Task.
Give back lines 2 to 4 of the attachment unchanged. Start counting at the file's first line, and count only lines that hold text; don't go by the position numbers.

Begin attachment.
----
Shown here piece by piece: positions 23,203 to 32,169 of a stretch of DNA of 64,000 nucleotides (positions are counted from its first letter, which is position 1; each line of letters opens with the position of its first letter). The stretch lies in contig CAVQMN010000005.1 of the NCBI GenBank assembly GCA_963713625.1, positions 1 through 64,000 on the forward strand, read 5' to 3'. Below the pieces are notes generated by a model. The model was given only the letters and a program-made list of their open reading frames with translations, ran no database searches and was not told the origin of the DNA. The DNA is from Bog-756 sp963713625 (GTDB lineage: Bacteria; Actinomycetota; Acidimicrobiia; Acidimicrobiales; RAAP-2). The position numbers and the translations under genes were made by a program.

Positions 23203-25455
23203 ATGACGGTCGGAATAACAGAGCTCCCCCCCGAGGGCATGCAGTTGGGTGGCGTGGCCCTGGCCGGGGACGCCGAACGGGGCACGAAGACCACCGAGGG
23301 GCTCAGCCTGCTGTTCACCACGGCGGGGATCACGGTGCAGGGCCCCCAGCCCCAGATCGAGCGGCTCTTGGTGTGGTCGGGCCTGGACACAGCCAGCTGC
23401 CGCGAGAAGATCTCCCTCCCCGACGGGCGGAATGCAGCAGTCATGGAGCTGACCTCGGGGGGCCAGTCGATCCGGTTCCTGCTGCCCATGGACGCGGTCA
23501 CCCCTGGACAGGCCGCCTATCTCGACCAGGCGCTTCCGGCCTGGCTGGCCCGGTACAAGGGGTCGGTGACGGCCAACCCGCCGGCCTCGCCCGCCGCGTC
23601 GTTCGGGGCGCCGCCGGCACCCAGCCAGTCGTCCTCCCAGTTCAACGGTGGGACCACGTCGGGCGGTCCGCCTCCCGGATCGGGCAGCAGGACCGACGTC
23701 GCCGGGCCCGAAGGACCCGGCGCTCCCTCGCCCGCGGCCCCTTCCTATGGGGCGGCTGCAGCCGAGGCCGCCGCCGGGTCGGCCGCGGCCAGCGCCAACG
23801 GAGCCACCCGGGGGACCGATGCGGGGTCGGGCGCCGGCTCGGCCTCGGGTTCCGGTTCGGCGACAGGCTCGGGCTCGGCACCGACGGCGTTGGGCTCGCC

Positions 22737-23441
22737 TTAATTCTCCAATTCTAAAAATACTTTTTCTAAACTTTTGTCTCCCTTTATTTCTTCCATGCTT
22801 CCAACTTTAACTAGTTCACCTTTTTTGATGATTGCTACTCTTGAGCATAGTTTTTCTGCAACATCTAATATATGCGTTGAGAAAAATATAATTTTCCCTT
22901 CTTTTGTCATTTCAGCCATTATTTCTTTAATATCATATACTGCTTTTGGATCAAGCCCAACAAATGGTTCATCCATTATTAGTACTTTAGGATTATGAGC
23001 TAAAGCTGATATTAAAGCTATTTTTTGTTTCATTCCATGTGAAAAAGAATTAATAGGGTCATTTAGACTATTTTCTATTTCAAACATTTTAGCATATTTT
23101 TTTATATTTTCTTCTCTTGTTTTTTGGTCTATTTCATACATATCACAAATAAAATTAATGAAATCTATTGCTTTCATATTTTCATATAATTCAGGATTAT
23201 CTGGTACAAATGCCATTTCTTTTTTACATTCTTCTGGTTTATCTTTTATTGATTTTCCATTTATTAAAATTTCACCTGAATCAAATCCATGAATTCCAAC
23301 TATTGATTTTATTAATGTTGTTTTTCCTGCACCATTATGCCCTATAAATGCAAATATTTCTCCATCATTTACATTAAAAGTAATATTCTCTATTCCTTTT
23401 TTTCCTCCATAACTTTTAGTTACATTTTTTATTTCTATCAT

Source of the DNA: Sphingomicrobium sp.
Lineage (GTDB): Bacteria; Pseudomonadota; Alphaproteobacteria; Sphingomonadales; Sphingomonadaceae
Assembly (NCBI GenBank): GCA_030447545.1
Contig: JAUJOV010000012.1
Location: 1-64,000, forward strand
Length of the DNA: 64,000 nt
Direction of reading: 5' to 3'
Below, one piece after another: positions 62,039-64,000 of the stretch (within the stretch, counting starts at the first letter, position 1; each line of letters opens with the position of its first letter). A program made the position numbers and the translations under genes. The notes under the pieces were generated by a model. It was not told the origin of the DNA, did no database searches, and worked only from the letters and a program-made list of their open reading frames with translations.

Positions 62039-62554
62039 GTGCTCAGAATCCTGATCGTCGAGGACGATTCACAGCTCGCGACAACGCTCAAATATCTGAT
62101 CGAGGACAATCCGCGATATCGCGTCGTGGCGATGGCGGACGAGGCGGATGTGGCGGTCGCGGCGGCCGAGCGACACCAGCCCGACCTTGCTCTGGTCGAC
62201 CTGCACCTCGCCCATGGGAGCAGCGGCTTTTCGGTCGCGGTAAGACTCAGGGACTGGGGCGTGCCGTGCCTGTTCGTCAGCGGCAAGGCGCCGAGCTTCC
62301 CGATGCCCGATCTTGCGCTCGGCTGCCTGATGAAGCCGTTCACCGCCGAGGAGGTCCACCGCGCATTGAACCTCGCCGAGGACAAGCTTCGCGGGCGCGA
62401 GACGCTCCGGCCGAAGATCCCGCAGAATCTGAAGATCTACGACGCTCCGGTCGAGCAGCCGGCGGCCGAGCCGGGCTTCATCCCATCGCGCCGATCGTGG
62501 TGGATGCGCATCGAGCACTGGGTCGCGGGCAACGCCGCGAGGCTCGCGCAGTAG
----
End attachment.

Positions 23203-25455
23203 ATGACGGTCGGAATAACAGAGCTCCCCCCCGAGGGCATGCAGTTGGGTGGCGTGGCCCTGGCCGGGGACGCCGAACGGGGCACGAAGACCACCGAGGG
23301 GCTCAGCCTGCTGTTCACCACGGCGGGGATCACGGTGCAGGGCCCCCAGCCCCAGATCGAGCGGCTCTTGGTGTGGTCGGGCCTGGACACAGCCAGCTGC